Je Yeong Sone, S. Courtney-Kay Lamb, Kristina Techar, Vikalpa Dammavalam, Mohit Uppal, Cedric Williams, Thomas Bergman, David Tupper, Paul Ort, and Uzma Samadani
Increased understanding of the consequences of traumatic brain injury has heightened concerns about youth participation in contact sports. This study investigated the prevalence of high school and collegiate contact sports play and concussion history among surgical department chairs.
A cross-sectional survey was administered to 107 orthopedic and 74 neurosurgery chairs. Responses were compared to published historical population norms for contact sports (high school 27.74%, collegiate 1.44%), football (high school 10.91%, collegiate 0.76%), and concussion prevalence (12%). One-proportion Z-tests, chi-square tests, and binary logistic regression were used to analyze differences.
High school contact sports participation was 2.35-fold higher (65.3%, p < 0.001) for orthopedic chairs and 1.73-fold higher (47.9%, p = 0.0018) for neurosurgery chairs than for their high school peers. Collegiate contact sports play was 31.0-fold higher (44.7%, p < 0.001) for orthopedic chairs and 15.1-fold higher (21.7%, p < 0.001) for neurosurgery chairs than for their college peers. Orthopedic chairs had a 4.30-fold higher rate of high school football participation (46.9%, p < 0.001) while neurosurgery chairs reported a 3.05-fold higher rate (33.3%, p < 0.001) than their high school peers. Orthopedic chairs reported a 28.1-fold higher rate of collegiate football participation (21.3%, p < 0.001) and neurosurgery chairs reported an 8.58-fold higher rate (6.5%, p < 0.001) compared to their college peers. The rate at which orthopedic (42.6%, p < 0.001) and neurosurgical (42.4%, p < 0.001) chairs reported having at least 1 concussion in their lifetime was significantly higher than the reported prevalence in the general population. After correction for worst possible ascertainment bias, all results except high school contact sports participation remained significant.
The high prevalence of youth contact sports play and concussion among surgical specialty chairs affirms that individuals in careers requiring high motor and cognitive function frequently played contact sports. The association highlights the need to further examine the relationships between contact sports and potential long-term benefits as well as risks of sport-related injury.
Radek Kolecki, Vikalpa Dammavalam, Abdullah Bin Zahid, Molly Hubbard, Osamah Choudhry, Marleen Reyes, ByoungJun Han, Tom Wang, Paraskevi Vivian Papas, Aylin Adem, Emily North, David T. Gilbertson, Douglas Kondziolka, Jason H. Huang, Paul P. Huang, and Uzma Samadani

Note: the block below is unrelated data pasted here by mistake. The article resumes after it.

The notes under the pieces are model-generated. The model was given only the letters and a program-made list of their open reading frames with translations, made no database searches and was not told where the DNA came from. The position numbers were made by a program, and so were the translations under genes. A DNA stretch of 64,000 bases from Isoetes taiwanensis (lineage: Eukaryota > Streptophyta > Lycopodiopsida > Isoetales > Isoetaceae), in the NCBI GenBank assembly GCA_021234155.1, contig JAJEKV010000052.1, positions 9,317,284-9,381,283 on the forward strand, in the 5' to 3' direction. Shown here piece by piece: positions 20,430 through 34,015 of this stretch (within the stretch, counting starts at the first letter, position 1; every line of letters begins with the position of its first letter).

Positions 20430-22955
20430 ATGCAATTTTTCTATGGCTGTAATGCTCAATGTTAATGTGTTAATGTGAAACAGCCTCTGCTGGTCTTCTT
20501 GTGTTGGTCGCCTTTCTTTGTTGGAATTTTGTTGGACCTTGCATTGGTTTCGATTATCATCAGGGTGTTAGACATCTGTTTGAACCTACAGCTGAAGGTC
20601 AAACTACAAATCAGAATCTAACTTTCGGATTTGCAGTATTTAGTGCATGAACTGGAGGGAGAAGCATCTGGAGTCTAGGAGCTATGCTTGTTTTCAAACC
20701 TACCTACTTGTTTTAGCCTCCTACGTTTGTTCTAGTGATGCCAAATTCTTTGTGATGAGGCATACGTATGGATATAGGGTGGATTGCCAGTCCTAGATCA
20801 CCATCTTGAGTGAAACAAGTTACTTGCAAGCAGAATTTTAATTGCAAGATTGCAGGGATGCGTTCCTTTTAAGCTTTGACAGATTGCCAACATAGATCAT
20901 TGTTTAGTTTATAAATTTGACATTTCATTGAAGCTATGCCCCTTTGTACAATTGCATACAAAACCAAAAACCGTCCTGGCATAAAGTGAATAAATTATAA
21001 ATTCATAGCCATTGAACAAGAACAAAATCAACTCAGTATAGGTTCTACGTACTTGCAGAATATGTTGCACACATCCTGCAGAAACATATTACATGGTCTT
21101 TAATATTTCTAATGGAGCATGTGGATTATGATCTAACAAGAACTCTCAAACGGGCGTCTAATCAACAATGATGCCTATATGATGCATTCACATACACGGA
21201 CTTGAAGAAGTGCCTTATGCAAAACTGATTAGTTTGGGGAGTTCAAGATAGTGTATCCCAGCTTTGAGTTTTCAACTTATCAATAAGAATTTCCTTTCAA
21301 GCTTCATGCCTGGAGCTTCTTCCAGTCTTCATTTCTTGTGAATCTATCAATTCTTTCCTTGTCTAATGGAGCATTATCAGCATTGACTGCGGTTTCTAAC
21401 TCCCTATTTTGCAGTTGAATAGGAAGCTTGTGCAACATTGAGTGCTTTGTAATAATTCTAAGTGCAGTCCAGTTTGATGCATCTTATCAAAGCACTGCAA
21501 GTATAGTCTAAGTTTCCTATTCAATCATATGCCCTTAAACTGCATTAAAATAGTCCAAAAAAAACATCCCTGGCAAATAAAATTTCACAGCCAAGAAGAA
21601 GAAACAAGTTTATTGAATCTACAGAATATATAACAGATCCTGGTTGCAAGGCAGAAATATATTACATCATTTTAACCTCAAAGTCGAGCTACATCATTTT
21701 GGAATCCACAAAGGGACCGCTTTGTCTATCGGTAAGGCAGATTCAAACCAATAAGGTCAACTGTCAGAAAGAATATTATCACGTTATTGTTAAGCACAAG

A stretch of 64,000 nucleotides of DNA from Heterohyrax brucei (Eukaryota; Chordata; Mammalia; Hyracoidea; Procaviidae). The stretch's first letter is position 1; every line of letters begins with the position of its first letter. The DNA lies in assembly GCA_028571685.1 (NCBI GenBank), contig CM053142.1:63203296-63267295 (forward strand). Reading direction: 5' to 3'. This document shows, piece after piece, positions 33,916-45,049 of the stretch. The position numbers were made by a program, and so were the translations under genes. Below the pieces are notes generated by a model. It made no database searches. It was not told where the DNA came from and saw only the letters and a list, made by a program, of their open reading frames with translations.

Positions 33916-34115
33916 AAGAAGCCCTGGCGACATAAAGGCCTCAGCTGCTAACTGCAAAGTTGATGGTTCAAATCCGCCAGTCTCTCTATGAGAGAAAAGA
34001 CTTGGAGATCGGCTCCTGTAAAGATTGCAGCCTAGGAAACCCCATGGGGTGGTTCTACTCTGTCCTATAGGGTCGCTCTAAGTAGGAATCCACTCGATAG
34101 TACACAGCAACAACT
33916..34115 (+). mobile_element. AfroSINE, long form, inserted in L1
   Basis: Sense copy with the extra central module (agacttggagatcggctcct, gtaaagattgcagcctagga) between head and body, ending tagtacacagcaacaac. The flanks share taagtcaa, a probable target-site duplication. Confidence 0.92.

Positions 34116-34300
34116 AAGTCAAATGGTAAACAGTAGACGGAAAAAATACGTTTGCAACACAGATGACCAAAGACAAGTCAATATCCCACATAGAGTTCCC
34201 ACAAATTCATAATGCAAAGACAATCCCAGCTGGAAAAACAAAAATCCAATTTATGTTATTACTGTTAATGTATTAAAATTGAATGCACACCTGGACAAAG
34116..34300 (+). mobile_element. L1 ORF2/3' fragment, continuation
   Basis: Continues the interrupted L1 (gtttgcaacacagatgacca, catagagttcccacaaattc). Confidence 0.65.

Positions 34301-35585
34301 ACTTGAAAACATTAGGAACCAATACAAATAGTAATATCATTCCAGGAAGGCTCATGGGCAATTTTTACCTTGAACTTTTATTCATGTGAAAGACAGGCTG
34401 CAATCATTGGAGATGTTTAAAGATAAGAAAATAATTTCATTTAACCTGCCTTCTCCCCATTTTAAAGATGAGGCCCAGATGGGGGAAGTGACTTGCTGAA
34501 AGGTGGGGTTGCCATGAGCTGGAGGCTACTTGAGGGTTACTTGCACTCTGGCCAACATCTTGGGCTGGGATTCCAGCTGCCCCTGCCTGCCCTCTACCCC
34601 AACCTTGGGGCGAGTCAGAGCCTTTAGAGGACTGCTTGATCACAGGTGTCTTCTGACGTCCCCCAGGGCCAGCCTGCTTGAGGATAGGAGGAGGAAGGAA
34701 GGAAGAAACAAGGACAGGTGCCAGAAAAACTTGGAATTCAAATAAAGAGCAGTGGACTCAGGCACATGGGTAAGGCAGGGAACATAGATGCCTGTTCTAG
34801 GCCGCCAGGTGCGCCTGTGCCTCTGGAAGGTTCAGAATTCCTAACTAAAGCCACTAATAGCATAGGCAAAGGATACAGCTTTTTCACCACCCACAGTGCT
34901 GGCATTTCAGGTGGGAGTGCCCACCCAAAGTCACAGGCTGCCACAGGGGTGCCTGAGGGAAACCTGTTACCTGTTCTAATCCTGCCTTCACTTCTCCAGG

The precise threshold differentiating normal and elevated intracranial pressure (ICP) is variable among individuals. In the context of several pathophysiological conditions, elevated ICP leads to abnormalities in global cerebral functioning and impacts the function of cranial nerves (CNs), either or both of which may contribute to ocular dysmotility. The purpose of this study was to assess the impact of elevated ICP on eye-tracking performed while patients were watching a short film clip.
Awake patients requiring placement of an ICP monitor for clinical purposes underwent eye tracking while watching a 220-second continuously playing video moving around the perimeter of a viewing monitor. Pupil position was recorded at 500 Hz and metrics associated with each eye individually and both eyes together were calculated. Linear regression with generalized estimating equations was performed to test the association of eye-tracking metrics with changes in ICP.
Eye tracking was performed at ICP levels ranging from −3 to 30 mm Hg in 23 patients (12 women, 11 men, mean age 46.8 years) on 55 separate occasions. Eye-tracking measures correlating with CN function linearly decreased with increasing ICP (p < 0.001). Measures for CN VI were most prominently affected. The area under the curve (AUC) for eye-tracking metrics to discriminate between ICP < 12 and ≥ 12 mm Hg was 0.798. To discriminate an ICP < 15 from ≥ 15 mm Hg the AUC was 0.833, and to discriminate ICP < 20 from ≥ 20 mm Hg the AUC was 0.889.
Increasingly elevated ICP was associated with increasingly abnormal eye tracking detected while patients were watching a short film clip. These results suggest that eye tracking may be used as a noninvasive, automatable means to quantitate the physiological impact of elevated ICP, which has clinical application for assessment of shunt malfunction, pseudotumor cerebri, concussion, and prevention of second-impact syndrome.